2.50
Hdl Handle:
http://hdl.handle.net/10541/620553
Title:
Primitive erythrocytes are generated from hemogenic endothelial cells
Authors:
Stefanska, Monika; Batta, Kiran; Patel, Rahima; Florkowska, Magdalena; Kouskoff, Valerie; Lacaud, Georges
Abstract:
Primitive erythroblasts are the first blood cells generated during embryonic hematopoiesis. Tracking their emergence both in vivo and in vitro has remained challenging due to the lack of specific cell surface markers. To selectively investigate primitive erythropoiesis, we have engineered a new transgenic embryonic stem (ES) cell line, where eGFP expression is driven by the regulatory sequences of the embryonic βH1 hemoglobin gene expressed specifically in primitive erythroid cells. Using this ES cell line, we observed that the first primitive erythroblasts are detected in vitro around day 1.5 of blast colony differentiation, within the cell population positive for the early hematopoietic progenitor marker CD41. Moreover, we establish that these eGFP(+) cells emerge from a hemogenic endothelial cell population similarly to their definitive hematopoietic counterparts. We further generated a corresponding βH1-eGFP transgenic mouse model and demonstrated the presence of a primitive erythroid primed hemogenic endothelial cell population in the developing embryo. Taken together, our findings demonstrate that both in vivo and in vitro primitive erythrocytes are generated from hemogenic endothelial cells.
Affiliation:
Cancer Research UK Stem Cell Biology Group, Cancer Research UK
Citation:
Primitive erythrocytes are generated from hemogenic endothelial cells. 2017, 7 (1):6401 Sci Rep
Journal:
Scientific Reports
Issue Date:
25-Jul-2017
URI:
http://hdl.handle.net/10541/620553
DOI:
10.1038/s41598-017-06627-9
PubMed ID:
28743905
Type:
Meetings and Proceedings
Language:
en
ISSN:
2045-2322
Appears in Collections:
All Paterson Institute for Cancer Research

Full metadata record

DC FieldValue Language
dc.contributor.authorStefanska, Monikaen
dc.contributor.authorBatta, Kiranen
dc.contributor.authorPatel, Rahimaen
dc.contributor.authorFlorkowska, Magdalenaen
dc.contributor.authorKouskoff, Valerieen
dc.contributor.authorLacaud, Georgesen
dc.date.accessioned2017-09-08T14:58:56Z-
dc.date.available2017-09-08T14:58:56Z-
dc.date.issued2017-07-25-
dc.identifier.citationPrimitive erythrocytes are generated from hemogenic endothelial cells. 2017, 7 (1):6401 Sci Repen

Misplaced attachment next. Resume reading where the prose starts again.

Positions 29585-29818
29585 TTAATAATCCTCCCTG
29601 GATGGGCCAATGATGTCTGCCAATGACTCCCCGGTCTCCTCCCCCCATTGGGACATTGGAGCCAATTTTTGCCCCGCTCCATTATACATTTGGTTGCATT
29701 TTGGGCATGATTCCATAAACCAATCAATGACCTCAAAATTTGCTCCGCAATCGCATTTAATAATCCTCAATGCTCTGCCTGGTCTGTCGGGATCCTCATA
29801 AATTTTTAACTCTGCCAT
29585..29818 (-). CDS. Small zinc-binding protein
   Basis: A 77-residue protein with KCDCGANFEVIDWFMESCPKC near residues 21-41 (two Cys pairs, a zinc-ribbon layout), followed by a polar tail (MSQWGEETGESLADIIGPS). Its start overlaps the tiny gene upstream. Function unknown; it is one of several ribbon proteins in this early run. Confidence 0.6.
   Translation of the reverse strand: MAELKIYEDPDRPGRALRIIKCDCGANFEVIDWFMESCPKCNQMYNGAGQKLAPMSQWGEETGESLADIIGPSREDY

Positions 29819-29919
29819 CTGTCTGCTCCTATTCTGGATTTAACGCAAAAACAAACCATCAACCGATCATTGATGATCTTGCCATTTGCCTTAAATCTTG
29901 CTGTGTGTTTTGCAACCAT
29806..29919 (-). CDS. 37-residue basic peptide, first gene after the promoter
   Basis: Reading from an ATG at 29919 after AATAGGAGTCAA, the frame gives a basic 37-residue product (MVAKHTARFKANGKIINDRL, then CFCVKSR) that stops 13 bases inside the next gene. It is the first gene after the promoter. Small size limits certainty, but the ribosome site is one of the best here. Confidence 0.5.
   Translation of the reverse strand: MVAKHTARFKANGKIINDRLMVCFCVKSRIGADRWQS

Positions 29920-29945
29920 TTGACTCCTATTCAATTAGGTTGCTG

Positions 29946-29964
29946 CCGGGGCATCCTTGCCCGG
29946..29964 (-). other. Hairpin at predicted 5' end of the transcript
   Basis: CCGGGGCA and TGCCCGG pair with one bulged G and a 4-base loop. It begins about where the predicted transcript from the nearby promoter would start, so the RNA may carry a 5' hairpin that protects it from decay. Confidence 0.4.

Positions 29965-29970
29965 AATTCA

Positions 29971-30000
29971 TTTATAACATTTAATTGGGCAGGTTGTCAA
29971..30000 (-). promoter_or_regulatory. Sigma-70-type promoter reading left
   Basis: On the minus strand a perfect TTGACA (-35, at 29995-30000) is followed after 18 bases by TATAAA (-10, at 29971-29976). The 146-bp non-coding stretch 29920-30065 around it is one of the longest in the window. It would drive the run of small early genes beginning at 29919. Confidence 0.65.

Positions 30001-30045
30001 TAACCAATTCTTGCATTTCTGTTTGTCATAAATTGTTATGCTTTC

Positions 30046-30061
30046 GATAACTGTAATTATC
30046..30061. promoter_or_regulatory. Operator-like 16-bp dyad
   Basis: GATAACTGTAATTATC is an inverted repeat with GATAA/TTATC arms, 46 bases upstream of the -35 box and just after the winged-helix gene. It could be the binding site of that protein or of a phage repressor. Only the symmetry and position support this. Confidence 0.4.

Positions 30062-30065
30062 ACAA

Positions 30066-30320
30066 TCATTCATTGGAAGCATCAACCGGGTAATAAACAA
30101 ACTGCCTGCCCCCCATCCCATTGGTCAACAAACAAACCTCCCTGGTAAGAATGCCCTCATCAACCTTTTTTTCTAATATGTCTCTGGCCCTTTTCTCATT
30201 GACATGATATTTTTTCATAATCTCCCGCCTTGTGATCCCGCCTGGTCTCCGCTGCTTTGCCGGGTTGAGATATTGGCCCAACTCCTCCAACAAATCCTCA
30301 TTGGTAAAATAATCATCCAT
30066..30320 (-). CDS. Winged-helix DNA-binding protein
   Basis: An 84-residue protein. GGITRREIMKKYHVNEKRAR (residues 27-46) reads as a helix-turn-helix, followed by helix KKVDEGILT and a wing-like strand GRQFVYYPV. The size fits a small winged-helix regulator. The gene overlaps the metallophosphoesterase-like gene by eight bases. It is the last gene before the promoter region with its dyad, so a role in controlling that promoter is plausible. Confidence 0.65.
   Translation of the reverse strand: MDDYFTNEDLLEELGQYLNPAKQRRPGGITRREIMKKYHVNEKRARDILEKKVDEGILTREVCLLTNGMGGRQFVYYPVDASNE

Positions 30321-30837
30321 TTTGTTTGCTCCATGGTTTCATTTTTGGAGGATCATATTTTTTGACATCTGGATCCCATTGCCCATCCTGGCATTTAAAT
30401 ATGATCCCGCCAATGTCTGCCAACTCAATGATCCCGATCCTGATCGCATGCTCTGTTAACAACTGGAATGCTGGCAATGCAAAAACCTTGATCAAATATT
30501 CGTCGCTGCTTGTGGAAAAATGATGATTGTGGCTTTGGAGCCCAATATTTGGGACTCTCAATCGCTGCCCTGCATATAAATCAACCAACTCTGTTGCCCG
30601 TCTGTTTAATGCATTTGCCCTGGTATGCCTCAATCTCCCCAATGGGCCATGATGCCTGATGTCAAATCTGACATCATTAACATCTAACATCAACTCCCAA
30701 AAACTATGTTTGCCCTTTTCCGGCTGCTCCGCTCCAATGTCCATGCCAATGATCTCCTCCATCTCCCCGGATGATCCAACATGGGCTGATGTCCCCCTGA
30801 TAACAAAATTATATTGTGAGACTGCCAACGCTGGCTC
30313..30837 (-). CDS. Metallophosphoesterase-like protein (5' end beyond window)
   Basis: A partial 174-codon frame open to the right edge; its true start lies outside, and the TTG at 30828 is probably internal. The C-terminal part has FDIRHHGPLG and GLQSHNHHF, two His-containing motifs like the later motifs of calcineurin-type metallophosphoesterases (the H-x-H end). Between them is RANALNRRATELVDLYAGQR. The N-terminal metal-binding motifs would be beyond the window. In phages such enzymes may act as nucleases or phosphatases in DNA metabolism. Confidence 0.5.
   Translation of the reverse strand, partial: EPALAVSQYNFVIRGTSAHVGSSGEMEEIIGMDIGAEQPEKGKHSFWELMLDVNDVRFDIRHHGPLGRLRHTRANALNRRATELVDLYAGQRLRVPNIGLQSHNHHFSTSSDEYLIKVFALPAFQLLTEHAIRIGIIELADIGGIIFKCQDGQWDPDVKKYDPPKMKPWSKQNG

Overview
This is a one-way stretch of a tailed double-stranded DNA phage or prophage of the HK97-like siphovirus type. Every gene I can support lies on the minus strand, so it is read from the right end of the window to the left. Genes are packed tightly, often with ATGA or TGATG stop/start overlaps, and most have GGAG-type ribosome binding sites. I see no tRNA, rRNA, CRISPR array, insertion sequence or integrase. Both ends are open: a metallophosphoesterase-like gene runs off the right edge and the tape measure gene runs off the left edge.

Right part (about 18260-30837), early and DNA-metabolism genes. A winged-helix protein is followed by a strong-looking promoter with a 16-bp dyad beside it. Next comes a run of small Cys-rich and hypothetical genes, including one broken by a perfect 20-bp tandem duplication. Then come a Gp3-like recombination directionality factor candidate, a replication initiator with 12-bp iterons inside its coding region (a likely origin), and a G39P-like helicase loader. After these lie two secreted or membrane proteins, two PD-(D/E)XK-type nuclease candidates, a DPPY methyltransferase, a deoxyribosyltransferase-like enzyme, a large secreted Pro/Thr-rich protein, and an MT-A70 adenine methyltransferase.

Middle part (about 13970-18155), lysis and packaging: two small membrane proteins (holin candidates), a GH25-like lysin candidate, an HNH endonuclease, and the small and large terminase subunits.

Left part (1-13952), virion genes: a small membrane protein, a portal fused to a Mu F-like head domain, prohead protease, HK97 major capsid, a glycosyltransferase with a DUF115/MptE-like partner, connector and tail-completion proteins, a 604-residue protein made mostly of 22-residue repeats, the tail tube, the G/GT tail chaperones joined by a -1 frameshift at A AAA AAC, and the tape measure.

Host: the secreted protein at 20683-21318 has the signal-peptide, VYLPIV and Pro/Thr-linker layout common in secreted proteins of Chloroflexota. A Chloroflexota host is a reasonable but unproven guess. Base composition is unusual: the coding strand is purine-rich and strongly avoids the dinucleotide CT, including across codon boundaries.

dc.identifier.issn2045-2322-
dc.identifier.pmid28743905-
dc.identifier.doi10.1038/s41598-017-06627-9-
dc.identifier.urihttp://hdl.handle.net/10541/620553-
dc.description.abstractPrimitive erythroblasts are the first blood cells generated during embryonic hematopoiesis. Tracking their emergence both in vivo and in vitro has remained challenging due to the lack of specific cell surface markers. To selectively investigate primitive erythropoiesis, we have engineered a new transgenic embryonic stem (ES) cell line, where eGFP expression is driven by the regulatory sequences of the embryonic βH1 hemoglobin gene expressed specifically in primitive erythroid cells. Using this ES cell line, we observed that the first primitive erythroblasts are detected in vitro around day 1.5 of blast colony differentiation, within the cell population positive for the early hematopoietic progenitor marker CD41. Moreover, we establish that these eGFP(+) cells emerge from a hemogenic endothelial cell population similarly to their definitive hematopoietic counterparts. We further generated a corresponding βH1-eGFP transgenic mouse model and demonstrated the presence of a primitive erythroid primed hemogenic endothelial cell population in the developing embryo. Taken together, our findings demonstrate that both in vivo and in vitro primitive erythrocytes are generated from hemogenic endothelial cells.en
dc.language.isoenen
dc.rightsArchived with thanks to Scientific reportsen
dc.titlePrimitive erythrocytes are generated from hemogenic endothelial cellsen
dc.typeMeetings and Proceedingsen
dc.contributor.departmentCancer Research UK Stem Cell Biology Group, Cancer Research UKen
dc.identifier.journalScientific Reportsen

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